Cohen Syndrome Inheritance and Testing Options
Cohen syndrome is an inherited disorder caused by changes in the VPS13B gene. Affected individuals will have a change in the copy of the gene inherited from mom as well as a change in the copy of the gene inherited from dad. Inheritance of a gene change from each parent resulting in disease is called autosomal recessive. Individuals with just one gene change in an autosomal recessive disorder will usually not have any clue that they are a carrier of the gene change; no health problems, no mild symptoms of the disease, and for many families, no history of the disease. If the parents have relatives in common and a family history of an autosomal recessive disease, then the risk that they are each carriers of the disease is increased. Once a child is diagnosed with an autosomal recessive disorder, then the parents have a 1 in 4 chance with each pregnancy of having another affected child. The unaffected siblings of an affected child each have a 2 in 3 chance to be a carrier of the disease-causing gene.
Carrier testing of family members is not recommended without genetic or molecular confirmation of the gene changes in the affected individual. Without confirmation of the affected individualâ€™s gene change(s) there is always the possibility that carrier testing is being performed on the wrong gene. With Cohen syndrome as well as many other genetic disorders, there are some individuals who are misdiagnosed, for many different reasons. Carrier testing of the sibling of a â€œmisdiagnosedâ€ Cohen syndrome patient would tell us that this person is not a carrier of Cohen syndrome but this unaffected individual may in fact be a carrier of the same disorder as the affected sibling.
Genetic testing to confirm the diagnosis of Cohen syndrome is available. There are two methods of testing that may be required. Gene sequencing will pick up small changes in the VPS13B gene but will miss large changes such as a large deletion or duplication. Targeted microarray analysis of the VPS13B gene is used to detect these large deletions and duplications. Many affected individuals will have a small change on one gene and then a larger change on the other gene, meaning that both sequencing and targeted microarray may be necessary for genetic confirmation of Cohen syndrome.
Once the genetic changes in the Cohen syndrome patient are known, carrier testing can be offered to family members including siblings. Even though parents will already know that they are each carriers of a Cohen syndrome gene change, they may wish to have carrier testing for several different reasons. These reasons for carrier testing include future family planning and sharing of the gene change information with extended family members such as aunts, uncles and cousins of the affected individual. Knowledge of the specific gene changes allows carrier testing by means of known familial mutation (KFM) analysis. This means that the carrier testing should be much cheaper than the price of the testing for confirmation on the affected individual. There are also several ways to perform the testing sequentially to try to reduce costs further. For instance, if the affected individual has both a gene sequence change and a large deletion detected by targeted microarray, one parent could start with KFM analysis for the gene sequence change. If the change is detected, then the other parent would need only targeted array for the large deletion. If the sequence change is not detected in the first parent, targeted array should be performed to confirm the presence of the large deletion. Then the second parent can move forward with the sequence analysis. Once this parental carrier testing is completed, extended family members can use a copy of the carrier testing results to arrange for the appropriate KFM testing.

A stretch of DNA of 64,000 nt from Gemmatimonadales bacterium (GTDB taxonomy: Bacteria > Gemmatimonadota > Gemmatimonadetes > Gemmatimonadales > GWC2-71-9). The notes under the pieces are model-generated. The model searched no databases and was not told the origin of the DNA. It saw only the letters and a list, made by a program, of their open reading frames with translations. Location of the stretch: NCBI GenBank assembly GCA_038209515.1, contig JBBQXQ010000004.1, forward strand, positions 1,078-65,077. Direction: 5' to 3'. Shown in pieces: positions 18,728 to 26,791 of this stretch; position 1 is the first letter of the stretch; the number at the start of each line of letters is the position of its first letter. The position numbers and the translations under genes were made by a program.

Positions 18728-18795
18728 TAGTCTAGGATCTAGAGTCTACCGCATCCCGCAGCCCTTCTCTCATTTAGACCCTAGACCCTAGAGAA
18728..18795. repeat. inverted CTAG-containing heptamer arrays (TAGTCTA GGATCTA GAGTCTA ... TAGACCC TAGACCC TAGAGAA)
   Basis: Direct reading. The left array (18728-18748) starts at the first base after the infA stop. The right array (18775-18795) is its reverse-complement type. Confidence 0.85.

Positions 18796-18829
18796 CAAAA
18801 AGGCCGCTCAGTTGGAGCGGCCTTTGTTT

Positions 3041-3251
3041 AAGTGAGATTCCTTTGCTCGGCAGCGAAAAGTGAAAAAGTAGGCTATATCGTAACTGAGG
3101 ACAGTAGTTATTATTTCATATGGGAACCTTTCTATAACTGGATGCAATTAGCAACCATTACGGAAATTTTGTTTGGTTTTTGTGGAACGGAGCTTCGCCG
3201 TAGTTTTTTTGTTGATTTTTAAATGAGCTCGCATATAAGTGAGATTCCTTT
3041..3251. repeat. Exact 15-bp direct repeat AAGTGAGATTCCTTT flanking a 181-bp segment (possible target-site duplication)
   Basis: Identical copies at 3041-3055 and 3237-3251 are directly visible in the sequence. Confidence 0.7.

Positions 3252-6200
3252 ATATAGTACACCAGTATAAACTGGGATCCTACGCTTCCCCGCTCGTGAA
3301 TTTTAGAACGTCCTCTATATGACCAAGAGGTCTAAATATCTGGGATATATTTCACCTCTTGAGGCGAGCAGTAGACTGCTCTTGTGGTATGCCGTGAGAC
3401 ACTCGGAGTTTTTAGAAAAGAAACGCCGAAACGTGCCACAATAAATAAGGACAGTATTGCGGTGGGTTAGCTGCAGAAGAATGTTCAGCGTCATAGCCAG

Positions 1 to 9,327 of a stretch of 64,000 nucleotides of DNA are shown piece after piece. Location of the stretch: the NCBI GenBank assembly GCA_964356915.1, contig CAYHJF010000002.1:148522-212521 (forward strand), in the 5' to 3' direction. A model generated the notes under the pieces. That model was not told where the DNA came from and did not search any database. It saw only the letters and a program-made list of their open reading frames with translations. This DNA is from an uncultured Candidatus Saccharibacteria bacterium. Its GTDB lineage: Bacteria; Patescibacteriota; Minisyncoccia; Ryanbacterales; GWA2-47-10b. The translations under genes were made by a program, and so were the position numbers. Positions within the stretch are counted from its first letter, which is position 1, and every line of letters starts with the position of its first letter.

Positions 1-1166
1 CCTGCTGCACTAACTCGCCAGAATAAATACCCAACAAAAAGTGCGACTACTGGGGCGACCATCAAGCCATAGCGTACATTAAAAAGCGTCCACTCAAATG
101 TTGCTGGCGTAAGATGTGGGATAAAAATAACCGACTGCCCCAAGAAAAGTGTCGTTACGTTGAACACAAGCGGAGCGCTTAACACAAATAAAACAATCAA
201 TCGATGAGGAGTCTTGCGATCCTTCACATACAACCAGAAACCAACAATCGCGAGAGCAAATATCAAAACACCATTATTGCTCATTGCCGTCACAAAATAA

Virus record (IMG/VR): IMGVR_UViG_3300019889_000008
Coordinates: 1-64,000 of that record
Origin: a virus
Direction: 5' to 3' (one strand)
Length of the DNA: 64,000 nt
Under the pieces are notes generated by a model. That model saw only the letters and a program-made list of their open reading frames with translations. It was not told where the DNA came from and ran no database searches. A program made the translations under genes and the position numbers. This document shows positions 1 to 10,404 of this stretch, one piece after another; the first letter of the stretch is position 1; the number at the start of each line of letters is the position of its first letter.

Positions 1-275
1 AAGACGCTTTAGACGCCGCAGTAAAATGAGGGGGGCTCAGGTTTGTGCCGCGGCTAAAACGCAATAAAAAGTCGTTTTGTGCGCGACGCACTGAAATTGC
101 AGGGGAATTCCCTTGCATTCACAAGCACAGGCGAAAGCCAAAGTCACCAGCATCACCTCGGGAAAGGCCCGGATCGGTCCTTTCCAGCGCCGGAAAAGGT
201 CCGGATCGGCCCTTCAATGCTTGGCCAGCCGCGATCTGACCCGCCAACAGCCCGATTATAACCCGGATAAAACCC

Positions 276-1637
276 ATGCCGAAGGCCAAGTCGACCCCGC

Just to confuse the carrier testing issue further, it is possible that one parent will test positive for a Cohen syndrome gene change and the other will not. This occurs more often than one would think and may be due to mosaicism. Mosaicism means that there is a mix of cells and gene changes in those cells. Mosaicism can be germline (affecting only egg or sperm cells), somatic (affecting cells other than egg or sperm cells), or a combination of both. For a parent who tests negative as a carrier and paternity is not in question, the parent is likely to be a carrier in at least some or all of either the egg or sperm cells. Genetic testing may or may not be able to detect a genetic variation in a mosaic individual, depending on how many cells and which cells harbor the genetic variation. Egg and sperm cells are not tested for carrier status, so confirmation of the result may depend on carrier testing of unaffected children, siblings or extended family members. Confirmation may not be possible for many families, due to small family size or the mosaic carrier change being new (de novo), such that there is no other carrier in the family of this parent. Having one parent with unconfirmed carrier status should not change the option for future prenatal or newborn testing as long as the genetic test results for the affected child are available.
There are at least 16 laboratories worldwide offering whole gene sequencing of the VPS13B gene, many of whom will also offer deletion/duplication analysis. Laboratories that offer whole gene sequencing will usually also offer KFM testing for the carrier testing. This list of laboratories includes the Molecular Diagnostics Laboratory at the DDC Clinic ~ Center for Special Needs Children.
Article submitted by Christine Wensel, MS, LCGC, genetic counselor at DDC Clinic. DDC Clinic ~ Center for Special Needs Children has a long history of caring for children who have Cohen syndrome. Dr. Heng Wang is involved in the care of at least 70 patients, Amish and non-Amish, diagnosed through DDC clinic.